The state of Georgia struck more than 300,000 names off the state’s voter roll this week, amounting to 4 percent of the state’s registered voters, after a federal judge allowed the state to carry out the purge the Republican-controlled state says is aimed at ensuring an accurate and fair election. Georgia’s history with handling its voter rolls, however, has left many skeptical about the motive behind the removal of hundreds of thousands of names, its impact on minority voters, and whether it could prove pivotal in 2020.
State officials have said the move aims to remove voters who have died or moved away from the state, allowing it to deploy resources appropriately, but a recent Georgia state law also controversially removes 120,000 voters due to “inactivity” since the 2012 election. The so-called “use it or lose it” provision prompted a legal challenge Monday from the voting rights organization founded by Democrat Stacey Abrams which argued the move unfairly targeted voters that haven’t shown up at the polls in two presidential election cycles or responded to mailings from the state government posted to voters’ last known address. U.S. District Judge Steve Jones allowed the state to carry out the removal of voter registrations, but will hear arguments in the case Thursday to determine if a portion of the registrations should be restored.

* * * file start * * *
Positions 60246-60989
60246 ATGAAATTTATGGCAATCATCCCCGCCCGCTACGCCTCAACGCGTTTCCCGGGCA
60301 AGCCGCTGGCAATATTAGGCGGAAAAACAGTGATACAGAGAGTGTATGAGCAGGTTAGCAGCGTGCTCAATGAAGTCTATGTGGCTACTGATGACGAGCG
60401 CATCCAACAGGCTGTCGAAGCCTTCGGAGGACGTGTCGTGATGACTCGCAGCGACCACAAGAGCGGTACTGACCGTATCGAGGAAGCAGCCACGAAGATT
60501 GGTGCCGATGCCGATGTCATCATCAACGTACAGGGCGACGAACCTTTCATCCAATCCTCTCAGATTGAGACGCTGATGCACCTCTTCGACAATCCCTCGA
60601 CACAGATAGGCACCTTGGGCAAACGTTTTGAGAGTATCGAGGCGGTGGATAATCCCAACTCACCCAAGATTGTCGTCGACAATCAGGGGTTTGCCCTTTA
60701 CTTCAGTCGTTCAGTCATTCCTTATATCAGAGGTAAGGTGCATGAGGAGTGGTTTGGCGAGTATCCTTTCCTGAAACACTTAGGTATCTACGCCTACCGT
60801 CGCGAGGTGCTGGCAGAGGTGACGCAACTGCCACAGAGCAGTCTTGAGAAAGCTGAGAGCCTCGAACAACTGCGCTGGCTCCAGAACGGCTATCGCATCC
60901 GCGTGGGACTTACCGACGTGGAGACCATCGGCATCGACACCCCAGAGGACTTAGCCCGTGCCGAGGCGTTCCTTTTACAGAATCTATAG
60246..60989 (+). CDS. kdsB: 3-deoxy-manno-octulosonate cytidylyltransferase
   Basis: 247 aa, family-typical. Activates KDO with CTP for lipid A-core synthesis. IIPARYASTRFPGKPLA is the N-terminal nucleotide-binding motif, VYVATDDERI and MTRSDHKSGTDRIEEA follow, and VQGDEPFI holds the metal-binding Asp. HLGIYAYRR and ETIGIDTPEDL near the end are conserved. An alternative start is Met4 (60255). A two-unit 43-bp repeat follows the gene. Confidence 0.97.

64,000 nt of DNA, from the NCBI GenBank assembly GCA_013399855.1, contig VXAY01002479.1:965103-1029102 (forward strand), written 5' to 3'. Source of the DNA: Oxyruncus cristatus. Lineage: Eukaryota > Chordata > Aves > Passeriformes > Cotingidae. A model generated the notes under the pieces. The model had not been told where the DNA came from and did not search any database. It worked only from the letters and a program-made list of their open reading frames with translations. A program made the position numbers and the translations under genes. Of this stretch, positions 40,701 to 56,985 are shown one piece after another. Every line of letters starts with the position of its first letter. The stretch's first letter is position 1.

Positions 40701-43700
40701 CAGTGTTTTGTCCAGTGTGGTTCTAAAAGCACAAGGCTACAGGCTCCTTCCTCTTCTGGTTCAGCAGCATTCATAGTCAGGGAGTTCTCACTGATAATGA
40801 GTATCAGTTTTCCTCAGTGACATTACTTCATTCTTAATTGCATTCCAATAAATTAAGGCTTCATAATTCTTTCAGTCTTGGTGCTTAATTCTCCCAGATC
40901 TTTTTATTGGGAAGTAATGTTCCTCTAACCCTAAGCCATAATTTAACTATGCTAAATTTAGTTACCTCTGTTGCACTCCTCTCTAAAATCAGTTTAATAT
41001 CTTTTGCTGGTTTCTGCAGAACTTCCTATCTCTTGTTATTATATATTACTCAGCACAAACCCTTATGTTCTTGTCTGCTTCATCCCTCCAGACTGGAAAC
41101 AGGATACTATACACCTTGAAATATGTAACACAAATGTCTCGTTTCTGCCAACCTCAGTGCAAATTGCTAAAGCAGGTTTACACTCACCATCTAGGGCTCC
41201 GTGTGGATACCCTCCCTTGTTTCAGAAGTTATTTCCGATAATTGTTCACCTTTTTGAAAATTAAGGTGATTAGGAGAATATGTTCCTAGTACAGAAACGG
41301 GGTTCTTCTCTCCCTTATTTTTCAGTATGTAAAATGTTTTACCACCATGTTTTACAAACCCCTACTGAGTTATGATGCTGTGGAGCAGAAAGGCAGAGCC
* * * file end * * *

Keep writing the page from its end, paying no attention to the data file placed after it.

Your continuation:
The GOP’s slimming margins in the state have made the state’s efforts that smack of voter suppression potentially pivotal; in the 2018 gubernatorial race Abrams, then the Democratic candidate, pushed back aggressively against suppression efforts by then-Secretary of State Brian Kemp who beat Abrams by just 55,000 votes. Georgia’s Republican-controlled state government has faced criticism for its handling of its voters rolls after an American Public Media investigation reported a mass cull of “inactive” voters. The removal of large swaths of voters for inactivity disproportionately impacts minority communities that are more likely to lean to the left. “In July 2017, Kemp’s agency led a historic single-day voter purge, cutting more than a half million people from the rolls, and an estimated 107,000 of them were removed because they hadn’t voted in prior elections,” the Washington Post notes. “Then, in October 2018, a month before the election, Kemp held up 53,000 registrations due to the state’s strict and controversial ‘exact match’ law, which flagged applications over a misplaced letter or dropped hyphen in a last name.”